Utilities are simple: Slow growth and a high yield.
In fact, these high yields are evidence that management can’t effectively reinvest that capital into the business. This is why companies like Exelon (EXC) pay a 4.9% dividend yield, because it is only growing revenue by a pathetic 3.4% a year. This has resulted in a stagnant bottom line since 2007, an all-too-common story in the utilities industry. There is a yin to this yang. The utilities industry is highly regulated. This only makes sense, because no one wants competing power plants in their neighborhood. This government regulation helps ensure some profitability for entrenched firms. This, in turn, helps provide economic moats to many large utility companies. The entry costs are enormous.
According to the CEO of NRG Energy (NRG), the base load energy supply in the U.S. is, on average, over 30 years old. He went on to say that most power plants are built to last 30 to 40 years. This is a turning point in our nation’s energy supply, and for NRG, an historic opportunity. Many of the large U.S. utilities have been spending consistently over the past decades to keep up with environmental reforms. This requires retrofitting plants alongside the normal maintenance expenses. Not only is there maintenance, presumably these plants will start needing massive amounts of refurbishing or even rebuilding in the coming decade. The United States is notoriously tough on nuclear power, but it has a piece of the pie. These coming plants are often being built with the ability to switch between coal and natural gas in order to profit from lower prices for either one.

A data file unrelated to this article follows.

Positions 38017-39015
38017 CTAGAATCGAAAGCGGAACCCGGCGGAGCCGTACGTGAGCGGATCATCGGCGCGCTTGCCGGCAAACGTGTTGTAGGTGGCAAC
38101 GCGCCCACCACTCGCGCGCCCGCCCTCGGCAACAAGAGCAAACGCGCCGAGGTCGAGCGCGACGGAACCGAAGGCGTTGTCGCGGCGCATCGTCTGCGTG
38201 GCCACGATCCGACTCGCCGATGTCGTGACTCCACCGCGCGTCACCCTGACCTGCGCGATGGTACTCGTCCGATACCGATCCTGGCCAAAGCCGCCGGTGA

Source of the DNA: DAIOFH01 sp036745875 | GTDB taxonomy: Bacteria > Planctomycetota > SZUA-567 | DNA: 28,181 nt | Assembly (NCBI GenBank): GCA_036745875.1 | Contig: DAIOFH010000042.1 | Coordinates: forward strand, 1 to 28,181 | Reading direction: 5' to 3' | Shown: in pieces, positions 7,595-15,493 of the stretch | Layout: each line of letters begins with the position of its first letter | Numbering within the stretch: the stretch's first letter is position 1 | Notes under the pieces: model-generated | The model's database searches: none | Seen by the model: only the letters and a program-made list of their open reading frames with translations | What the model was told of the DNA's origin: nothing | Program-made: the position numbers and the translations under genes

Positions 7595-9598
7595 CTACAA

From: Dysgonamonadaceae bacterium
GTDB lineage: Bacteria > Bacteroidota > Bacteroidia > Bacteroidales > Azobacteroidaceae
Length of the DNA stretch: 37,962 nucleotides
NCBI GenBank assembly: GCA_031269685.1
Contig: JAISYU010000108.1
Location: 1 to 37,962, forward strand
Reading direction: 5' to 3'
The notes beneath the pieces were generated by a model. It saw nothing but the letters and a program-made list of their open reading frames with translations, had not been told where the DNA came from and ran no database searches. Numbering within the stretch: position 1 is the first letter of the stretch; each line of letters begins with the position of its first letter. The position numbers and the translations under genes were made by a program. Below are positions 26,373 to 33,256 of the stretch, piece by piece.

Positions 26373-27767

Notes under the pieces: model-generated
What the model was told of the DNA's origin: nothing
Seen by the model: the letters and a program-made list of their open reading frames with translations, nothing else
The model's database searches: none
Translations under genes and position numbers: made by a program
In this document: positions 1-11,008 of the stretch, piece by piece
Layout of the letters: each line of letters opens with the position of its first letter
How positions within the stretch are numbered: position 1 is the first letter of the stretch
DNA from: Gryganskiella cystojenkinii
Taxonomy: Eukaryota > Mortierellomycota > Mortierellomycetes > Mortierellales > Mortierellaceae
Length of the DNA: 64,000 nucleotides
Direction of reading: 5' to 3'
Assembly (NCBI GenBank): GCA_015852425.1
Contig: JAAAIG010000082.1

Now back to where NRG fits in: NRG is taking what it views as an amazing opportunity and striking while the iron is hot.
You and I are not alone in buying NRG. Warren Buffet bought $113 million in shares in the second quarter. He thought it was worth it at 75% above the current price. Blackrock also initiated a position in the fourth quarter: around 10% of the outstanding shares.
The management of NRG is looking out for the shareholder’s interests for one simple reason: They are shareholders. The CEO, David Crane, owns $11.5 million in shares after a $3.5 million acquisition two weeks ago. This buying spree was part of a broader $7.7 million buying spree by management in the first week of the new year. Total insider ownership is up 28% in the last 12 months. 55% of David Crane’s salary comes in the form of stock and options, enough to ensure his loyalty to shareholder’s interests. As we know, however, it is not enough for management to have their hearts in the right place. Their minds have to be their too, which they have shown on multiple occasions.
In 2009, NRG sold its stake in MIBRAG from 24 times 2008 earnings. This was a strategic decision to return focus to American markets. In the end, this was a good move for the shareholders. This $280 million could then be reinvested in the core segments of NRG, adding to the strength of its U.S. assets. Another great example of the great management team was turning down the bid from Exelon. This bid seemed like a sweet deal at the time, coming with a nice premium. The offer peaked at $28.10 per share, well above the price at the time but also well below the actual value of this company.